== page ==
But the one that jumped out at us was the “iPad” product sold by a small Canadian company called Coconut Grove Pads Inc.. It’s a bra insert like the one shown at the top of this post.
But will any of this matter?
In a word: no.
Let’s be clear: I would never advise a smaller client to go with such a name. There are just too many risk factors, as the media have been gleefully pointing out.
But Apple knows this. And they went ahead in spite of it because, well, they’re Apple. Their market awareness is just too big, and the new product just too smart, for any of this to matter.
They will settle with Fujitsu after some posturing by both parties, the Twitter wags will get their “Maxi” giggles, and the bra company will get its moment in the sun.
But most importantly, the name “iPad” will quickly lose its association with MaxiPads and other feminine products.
Why? Because we will all take ownership of the name as the way to refer to the Apple device – which will push all other uses to the back of the collective consumer brain bus.
And in the branding game, that’s what really matters.
What do you think? Are we artificially inflating our opinion? Let us know in the comments!
Bonus: MadTV scooped Apple on the iPad name in Nov. 2007
NOTE: This is very funny – but mildly gynecological humour might be a bit “edgy” for more conservative work environments, so view with caution.
A unique logo design gets dumbed down by board-room egos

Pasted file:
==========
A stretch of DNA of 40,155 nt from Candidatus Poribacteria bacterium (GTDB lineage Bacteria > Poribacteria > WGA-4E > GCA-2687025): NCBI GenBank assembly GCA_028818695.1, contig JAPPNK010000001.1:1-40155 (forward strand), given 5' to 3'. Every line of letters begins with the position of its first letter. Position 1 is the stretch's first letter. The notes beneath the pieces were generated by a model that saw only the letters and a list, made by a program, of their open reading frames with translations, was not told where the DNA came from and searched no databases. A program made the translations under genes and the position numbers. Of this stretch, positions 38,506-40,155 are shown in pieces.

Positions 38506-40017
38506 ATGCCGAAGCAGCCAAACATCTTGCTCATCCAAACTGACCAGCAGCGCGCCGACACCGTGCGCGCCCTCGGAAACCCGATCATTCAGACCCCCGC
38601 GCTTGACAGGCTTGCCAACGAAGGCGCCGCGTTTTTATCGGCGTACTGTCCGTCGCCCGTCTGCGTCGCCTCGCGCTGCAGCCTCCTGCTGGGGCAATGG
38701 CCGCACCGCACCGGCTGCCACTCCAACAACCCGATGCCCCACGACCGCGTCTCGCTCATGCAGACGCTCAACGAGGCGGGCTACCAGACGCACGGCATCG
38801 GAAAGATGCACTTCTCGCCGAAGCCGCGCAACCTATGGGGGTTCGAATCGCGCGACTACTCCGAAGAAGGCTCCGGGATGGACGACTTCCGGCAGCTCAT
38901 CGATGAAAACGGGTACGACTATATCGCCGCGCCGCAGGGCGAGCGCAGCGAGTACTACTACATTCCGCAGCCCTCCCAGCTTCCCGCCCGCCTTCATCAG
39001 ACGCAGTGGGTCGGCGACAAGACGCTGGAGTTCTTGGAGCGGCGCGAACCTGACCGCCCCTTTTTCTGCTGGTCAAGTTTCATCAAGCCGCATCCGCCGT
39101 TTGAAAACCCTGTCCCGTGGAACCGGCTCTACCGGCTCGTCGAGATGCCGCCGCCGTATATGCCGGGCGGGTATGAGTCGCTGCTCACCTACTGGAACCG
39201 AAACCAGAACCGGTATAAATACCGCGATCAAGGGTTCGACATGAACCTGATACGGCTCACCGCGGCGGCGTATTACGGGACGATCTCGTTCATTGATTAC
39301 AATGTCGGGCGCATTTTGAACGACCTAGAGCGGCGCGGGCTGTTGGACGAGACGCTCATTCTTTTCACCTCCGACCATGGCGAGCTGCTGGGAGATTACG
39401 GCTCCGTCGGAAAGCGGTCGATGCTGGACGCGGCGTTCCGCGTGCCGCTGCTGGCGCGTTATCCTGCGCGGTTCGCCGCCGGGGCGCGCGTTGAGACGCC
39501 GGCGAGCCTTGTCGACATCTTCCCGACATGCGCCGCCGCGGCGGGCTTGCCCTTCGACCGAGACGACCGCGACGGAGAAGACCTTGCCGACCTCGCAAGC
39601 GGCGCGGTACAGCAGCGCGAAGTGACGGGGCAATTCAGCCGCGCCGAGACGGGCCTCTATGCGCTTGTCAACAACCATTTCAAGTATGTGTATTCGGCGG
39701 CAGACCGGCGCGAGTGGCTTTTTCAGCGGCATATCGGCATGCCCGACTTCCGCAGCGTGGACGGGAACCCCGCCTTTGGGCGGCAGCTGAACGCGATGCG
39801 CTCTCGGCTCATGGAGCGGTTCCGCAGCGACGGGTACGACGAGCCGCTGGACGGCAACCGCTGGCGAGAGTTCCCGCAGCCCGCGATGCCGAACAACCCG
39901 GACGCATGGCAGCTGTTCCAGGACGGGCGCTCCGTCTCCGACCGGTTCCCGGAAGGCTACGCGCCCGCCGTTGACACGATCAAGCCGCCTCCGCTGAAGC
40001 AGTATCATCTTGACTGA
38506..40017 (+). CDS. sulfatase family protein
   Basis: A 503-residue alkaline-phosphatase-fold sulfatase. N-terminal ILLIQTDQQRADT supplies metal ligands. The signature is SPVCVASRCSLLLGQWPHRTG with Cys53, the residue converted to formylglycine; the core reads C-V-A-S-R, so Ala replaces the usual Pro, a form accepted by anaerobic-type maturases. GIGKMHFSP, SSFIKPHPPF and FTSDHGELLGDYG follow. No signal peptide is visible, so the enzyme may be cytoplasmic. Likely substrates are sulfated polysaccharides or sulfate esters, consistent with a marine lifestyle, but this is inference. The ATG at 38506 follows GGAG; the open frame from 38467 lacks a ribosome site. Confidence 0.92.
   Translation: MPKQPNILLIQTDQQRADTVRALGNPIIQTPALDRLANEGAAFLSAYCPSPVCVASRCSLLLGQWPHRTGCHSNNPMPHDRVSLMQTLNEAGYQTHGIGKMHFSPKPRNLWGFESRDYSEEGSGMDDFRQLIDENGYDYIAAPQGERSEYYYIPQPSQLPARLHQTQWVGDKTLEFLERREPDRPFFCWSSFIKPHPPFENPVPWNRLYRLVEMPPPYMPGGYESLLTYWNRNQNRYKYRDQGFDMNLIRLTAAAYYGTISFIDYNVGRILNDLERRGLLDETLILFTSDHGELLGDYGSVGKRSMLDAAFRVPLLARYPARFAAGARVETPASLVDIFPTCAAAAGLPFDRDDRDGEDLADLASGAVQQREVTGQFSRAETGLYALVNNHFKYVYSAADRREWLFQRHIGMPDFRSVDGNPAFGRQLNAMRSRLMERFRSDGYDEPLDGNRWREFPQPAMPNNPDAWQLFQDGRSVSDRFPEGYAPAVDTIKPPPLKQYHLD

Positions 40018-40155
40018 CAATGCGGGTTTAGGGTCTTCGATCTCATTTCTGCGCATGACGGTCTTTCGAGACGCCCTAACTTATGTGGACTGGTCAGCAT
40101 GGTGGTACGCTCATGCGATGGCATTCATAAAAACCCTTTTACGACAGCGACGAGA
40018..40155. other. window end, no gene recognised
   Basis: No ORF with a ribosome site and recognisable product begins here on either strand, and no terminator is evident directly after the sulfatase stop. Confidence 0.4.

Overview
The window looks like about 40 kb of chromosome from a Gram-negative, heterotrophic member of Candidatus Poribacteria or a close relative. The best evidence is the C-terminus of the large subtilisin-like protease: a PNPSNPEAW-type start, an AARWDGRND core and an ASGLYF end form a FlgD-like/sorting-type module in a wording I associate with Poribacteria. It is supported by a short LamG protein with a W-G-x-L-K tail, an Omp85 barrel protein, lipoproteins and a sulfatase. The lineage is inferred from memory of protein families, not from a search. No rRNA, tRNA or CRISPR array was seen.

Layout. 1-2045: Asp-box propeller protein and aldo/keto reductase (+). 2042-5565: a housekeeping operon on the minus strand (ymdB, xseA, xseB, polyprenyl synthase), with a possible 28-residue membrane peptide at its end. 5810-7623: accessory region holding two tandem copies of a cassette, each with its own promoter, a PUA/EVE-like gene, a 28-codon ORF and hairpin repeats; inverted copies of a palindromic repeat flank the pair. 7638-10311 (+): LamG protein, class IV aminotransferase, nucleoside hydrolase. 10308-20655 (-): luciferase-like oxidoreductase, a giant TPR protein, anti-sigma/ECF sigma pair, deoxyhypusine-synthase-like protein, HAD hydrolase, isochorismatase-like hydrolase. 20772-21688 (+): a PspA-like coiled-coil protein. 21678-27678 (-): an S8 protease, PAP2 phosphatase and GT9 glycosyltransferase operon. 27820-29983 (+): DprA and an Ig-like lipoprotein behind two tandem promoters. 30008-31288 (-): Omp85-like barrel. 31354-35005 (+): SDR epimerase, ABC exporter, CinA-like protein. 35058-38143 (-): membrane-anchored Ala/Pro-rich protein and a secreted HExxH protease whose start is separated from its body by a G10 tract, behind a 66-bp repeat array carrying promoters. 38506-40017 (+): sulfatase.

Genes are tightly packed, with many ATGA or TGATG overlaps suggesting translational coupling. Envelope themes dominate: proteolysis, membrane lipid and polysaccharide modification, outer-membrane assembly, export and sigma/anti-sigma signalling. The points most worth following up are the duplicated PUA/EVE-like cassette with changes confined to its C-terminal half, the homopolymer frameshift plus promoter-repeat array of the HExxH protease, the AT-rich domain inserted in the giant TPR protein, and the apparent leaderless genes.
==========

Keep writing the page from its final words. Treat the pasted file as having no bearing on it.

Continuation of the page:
This morning, check whilst Beg to Differ was checking our favourite blogs, advice looking for signs of hope in this new decade, order we noticed the sad tale of a re-branding effort -or more accurately a logo design project – at do-it-yourself travel site Expedia.com (via Brand New). Seems that their distinctive, fun little logo wasn’t good enough for “the golf shirt test”…
What’s the “golf shirt test”?
That’s where an executive evaluates a logo, tag line, name, etc. in terms of how it will look on their golf shirt rather than how well it works for customers.
In this case, it’s logo design. The old design was kind of goofy, maybe a little clip-arty cartoonish, and yes, a bit retro (read “old-fashioned”). But it did just what it was intended to do: it conveyed a clear brand idea. It captured a bit of the excitement and adventure of travel, while giving target customers a strong symbol to help them find, remember, and engage with the service.
Now that might seem like a good thing. But that’s just because you’re thinking like a customer.
Instead, think for a moment like a corporate executive who wants to hit the golf circuit with the big kids from IBM, AT&T, etc., with their important-looking corporate swag. You don’t want to stand out; you want to blend in. And alas, a fun, humanizing image can make a VP feel positively bush league – or worse, like dot-commie.